The measures announced this week by the chancellor fail to address the key skills challenges the government faces, writes Toby Perkins
The scale of the threat to our crucial apprenticeship and FE sector is severe. The Association of Employment and Learning Providers warns that learning providers could close their doors, with FE colleges consulting on redundancies and college principals talking of the collapse in new apprenticeship vacancies. Worryingly, within hours of the chancellor’s statement, colleges told me that that employers were calling them to cancel apprenticeships and choosing instead to employ “the ones the government are paying”. Meanwhile, a generation of young people stand on the precipice of leaving education with no little to no job opportunities.
In the context of the era-defining crisis that faces us, the skills package the chancellor outlined on Wednesday is hugely disappointing.
At a meeting of college principals, with a particular focus on apprenticeships, a few hours after the chancellor had sat down, I heard disappointment and frustration that this crucial opportunity had been lost.
Individually, the measures announced all have potential merit, but as a package they fail to address the key skills challenges the government faced going into this statement, namely:
- To create incentives for nervous businesses currently declining to employ apprentices to take the plunge and recruit.
- To reassure the FE sector that they would have the finances in place to prevent a rash of redundancies that would hamper their capacity to react.
- To create mechanisms that will be able to be delivered quickly, accessed simply and have clear objectives and outcomes to give confidence to employers, learning providers and students.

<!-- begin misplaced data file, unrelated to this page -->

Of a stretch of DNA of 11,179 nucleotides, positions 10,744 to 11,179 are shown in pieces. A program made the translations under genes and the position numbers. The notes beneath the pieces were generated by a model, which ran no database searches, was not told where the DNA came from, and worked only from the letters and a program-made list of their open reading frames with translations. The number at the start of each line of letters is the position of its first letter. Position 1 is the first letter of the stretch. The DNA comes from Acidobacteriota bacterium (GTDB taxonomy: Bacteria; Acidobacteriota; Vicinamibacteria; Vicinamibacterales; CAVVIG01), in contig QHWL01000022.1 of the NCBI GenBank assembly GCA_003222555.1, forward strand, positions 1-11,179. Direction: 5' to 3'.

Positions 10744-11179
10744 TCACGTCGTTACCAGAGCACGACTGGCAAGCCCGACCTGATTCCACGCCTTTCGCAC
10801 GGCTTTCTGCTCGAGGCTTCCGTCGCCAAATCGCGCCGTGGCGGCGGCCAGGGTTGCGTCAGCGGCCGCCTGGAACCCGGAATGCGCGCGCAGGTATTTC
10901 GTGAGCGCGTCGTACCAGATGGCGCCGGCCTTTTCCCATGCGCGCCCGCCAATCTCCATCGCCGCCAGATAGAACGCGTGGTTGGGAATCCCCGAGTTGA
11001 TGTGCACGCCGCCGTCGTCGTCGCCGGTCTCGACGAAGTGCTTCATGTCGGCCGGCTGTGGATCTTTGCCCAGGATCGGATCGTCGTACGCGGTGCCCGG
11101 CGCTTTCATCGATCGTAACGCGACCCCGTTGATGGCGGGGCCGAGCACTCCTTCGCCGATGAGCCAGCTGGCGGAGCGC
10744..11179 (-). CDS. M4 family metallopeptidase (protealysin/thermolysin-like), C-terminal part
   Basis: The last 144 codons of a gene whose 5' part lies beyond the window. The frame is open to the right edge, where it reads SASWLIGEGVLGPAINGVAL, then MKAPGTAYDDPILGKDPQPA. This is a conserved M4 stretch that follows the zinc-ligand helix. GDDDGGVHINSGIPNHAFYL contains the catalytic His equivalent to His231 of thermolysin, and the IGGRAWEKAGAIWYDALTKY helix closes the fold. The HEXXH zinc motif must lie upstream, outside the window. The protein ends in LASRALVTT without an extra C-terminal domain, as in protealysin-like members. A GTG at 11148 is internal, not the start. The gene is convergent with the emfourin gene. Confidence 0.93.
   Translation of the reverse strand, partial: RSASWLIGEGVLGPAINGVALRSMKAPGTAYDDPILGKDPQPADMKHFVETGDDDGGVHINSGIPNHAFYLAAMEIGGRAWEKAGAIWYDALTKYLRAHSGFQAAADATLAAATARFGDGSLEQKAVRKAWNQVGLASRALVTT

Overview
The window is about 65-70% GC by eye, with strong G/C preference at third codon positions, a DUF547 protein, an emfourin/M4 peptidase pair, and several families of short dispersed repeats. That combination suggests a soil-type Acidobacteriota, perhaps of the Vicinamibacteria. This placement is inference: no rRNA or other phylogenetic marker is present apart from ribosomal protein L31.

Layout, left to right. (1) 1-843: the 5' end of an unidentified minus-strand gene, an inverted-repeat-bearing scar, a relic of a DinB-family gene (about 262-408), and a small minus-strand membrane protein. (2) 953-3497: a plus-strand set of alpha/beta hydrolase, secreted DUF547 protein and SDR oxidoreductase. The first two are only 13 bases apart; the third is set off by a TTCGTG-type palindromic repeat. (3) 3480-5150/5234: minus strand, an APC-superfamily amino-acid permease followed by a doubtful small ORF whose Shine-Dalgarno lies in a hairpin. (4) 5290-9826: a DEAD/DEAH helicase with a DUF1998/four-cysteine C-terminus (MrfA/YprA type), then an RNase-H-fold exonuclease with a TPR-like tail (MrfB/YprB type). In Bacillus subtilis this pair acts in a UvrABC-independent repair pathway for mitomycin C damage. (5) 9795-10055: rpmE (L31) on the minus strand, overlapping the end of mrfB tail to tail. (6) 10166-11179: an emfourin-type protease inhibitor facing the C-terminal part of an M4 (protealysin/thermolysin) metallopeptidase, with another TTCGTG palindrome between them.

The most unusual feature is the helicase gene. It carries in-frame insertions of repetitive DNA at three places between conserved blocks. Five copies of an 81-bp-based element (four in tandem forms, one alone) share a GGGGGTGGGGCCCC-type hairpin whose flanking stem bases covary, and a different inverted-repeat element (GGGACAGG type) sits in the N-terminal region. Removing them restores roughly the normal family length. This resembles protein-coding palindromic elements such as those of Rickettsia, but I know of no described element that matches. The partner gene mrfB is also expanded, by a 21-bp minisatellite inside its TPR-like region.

They have failed to do all three.
The government’s new offerings will require very careful signposting if they are not to create perverse incentives against the employment of apprentices.
The Kickstart programme was trailed as a six-month free employment programme, though I understand that it will entail three months of training followed by three months of employment. The recruitment of new work coaches will be crucial but the speed of delivery of recent government announcements doesn’t create confidence about their ability to put in place the staff needed to oversee the many new initiatives.
The government must avoid creating a division between the 18-year-olds who firms can employ for free and the 16-year-olds they can have with a 25 per cent wage subsidy.
Whilst government may have a clear idea about the difference between the young people suitable for the different categories of scheme, communicating these nuances to employers will be tough.
Both colleges and employers tell me that the £2,000 grant will be welcomed by employers who would have taken on an apprentice anyway but is unlikely to make a huge difference to the numbers of apprenticeship starts this autumn. The government should consider whether the incentive on apprenticeships is enough to address the collapse in apprenticeship starts.
FE colleges who are dependent on apprenticeship revenue are facing a perilous financial picture, and many of them are already consulting on redundancies. One of the key issues is the one-year funding lag on full-time course numbers which should be addressed with real-time funding this autumn.
Without addressing this, FE redundancies are likely. That could lead to employers deciding to take on apprentices only to find that learning providers lack the capacity to deliver.
The chancellor has rightly identified the threat to a generation of young people. But the new measures follow years of chronic under-investment in FE. With policy driving more apprenticeship funding away from young people, and private providers unprotected, the government is risking young people’s futures and the means to rescue them.
There is an urgent need for greater simplicity and flexibility, and for support for the FE and private institutions who deliver the training. There must also be a greater commitment to supporting employers to use apprenticeship funding to prevent the lost generation that the chancellor claims to be setting out to protect.